If someone asked if your church preached the gospel last Sunday, I’m sure you would respond with a resounding “Yes!” Ask anyone if their church preaches the word and they’ll answer “of course” without any hesitation. Then again, who wouldn’t? Who would readily admit that their church doesn’t actually preach the word faithfully and proclaim the gospel of Christ crucified? And, thankfully, since Christ promised that his church would prevail, we know that many churches are indeed being faithful to the Great Commission.
However, there are three types of churches where this is tragically not the case, despite what their members may say. First, you have those that deny gospel. These would be cults and liberal “churches” that deny fundamental doctrines of the Christian faith held since the inception of the church. Then you have those that redefine the gospel, such as prosperity, “signs and wonders”, and social gospel churches. But there is a third type of church where the good news of Jesus Christ isn’t being preached: those that assume the gospel.
Characteristics of a Gospel-Assuming Church
Gospel-assuming churches claim to believe the gospel, but hardly ever preach, teach, or talk about it. The good news isn’t denied or redefined; it’s simply taken for granted. In other words, the gospel might be listed briefly in a statement of faith, or even proclaimed as congregants sing the latest worship hit, but it isn’t considered a daily necessity for the Christian life. Instead of proclaiming Christ from all the Scriptures (Luke 24:27, 44-49), the church moves on to more “relevant”, “practical”, or “deeper” things. Instead of biblical, God-glorifying sermons, you get motivational talks and therapeutic “conversations” that could be held in any mosque or synagogue, or on Oprah without anyone raising an eyebrow. These churches offer a palatable, inoffensive, and powerless message that is nothing more than an informative and inspiring TED Talk.
This assumption is dangerously subtle, since the congregation will inevitably assume that the true gospel is being proclaimed every week. After all, their church isn’t explicitly denying or redefining the gospel, right? Now, this doesn’t mean that what is being preached isn’t in some sense true, good, or even helpful, but that’s exactly the problem. Because the gospel is assumed, the biblical imperatives (“do this”) aren’t based on the gospel indicatives (“Christ did this”), which is a recipe for doubt, failure, condemnation, and burnout. I can’t count how many times I’ve heard Christians in gospel-assuming churches say how powerful and inspiring a message was, only to listen to the same message myself and be left waiting for the name of Jesus to even be mentioned, let alone the redemption he accomplished or the hope we have because of his resurrection.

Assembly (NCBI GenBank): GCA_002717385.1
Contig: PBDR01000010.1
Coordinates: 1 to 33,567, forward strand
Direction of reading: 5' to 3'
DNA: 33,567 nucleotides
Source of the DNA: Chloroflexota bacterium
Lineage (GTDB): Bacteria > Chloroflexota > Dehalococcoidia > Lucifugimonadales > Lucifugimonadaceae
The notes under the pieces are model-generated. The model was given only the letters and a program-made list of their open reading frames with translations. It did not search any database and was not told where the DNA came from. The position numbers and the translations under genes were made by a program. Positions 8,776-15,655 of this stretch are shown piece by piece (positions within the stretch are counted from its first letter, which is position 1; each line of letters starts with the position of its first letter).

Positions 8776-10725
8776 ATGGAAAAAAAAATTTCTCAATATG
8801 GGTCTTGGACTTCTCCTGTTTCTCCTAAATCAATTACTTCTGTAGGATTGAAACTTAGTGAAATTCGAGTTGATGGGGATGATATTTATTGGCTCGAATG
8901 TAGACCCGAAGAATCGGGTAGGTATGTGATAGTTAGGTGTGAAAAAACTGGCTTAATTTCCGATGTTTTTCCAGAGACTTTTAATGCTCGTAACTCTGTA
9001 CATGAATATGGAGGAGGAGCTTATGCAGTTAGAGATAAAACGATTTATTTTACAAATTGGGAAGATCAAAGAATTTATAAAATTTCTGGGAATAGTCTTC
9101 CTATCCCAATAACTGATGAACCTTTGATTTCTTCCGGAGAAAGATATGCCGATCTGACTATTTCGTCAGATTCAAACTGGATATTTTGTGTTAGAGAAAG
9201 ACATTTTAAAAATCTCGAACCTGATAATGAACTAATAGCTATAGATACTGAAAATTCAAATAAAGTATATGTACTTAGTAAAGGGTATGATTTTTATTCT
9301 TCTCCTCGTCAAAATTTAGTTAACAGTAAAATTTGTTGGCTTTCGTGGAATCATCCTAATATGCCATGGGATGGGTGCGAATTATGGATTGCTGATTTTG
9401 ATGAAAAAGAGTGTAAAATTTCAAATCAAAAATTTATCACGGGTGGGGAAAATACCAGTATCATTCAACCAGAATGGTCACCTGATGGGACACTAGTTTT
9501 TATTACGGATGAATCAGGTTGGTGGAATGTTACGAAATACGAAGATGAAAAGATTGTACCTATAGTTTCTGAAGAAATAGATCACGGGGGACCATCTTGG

Churches that assume the gospel always end up making one or more alternatives central to their preaching. Ray Ortlund provides us with a rather extensive and accurate list of substitutes for the gospel that get preached every Sunday:
An introspective absorption with recovery from past emotional traumas, for example. Or a passionate devotion to the pro-life cause. Or a confident manipulation of modern managerial techniques. Or a drive toward church growth and “success.” Or a deep concern for the institution of the family. Or a fascination with the more unusual gifts of the Spirit. Or a clever appeal to consumerism by offering a sort of cost-free Christianity Lite. Or a sympathetic, empathetic, thickly-honeyed cultivation of interpersonal relationships. Or a determination to take America back to its Christian roots through political power. Or a warm affirmation of self-esteem. The evangelical movement, stripped of the gospel, might fix upon any or several of such concerns to define itself and derive energy for its mission. In other words, evangelicals could marginalize or even lose the gospel and still potter on their way, perhaps even oblivious to their loss.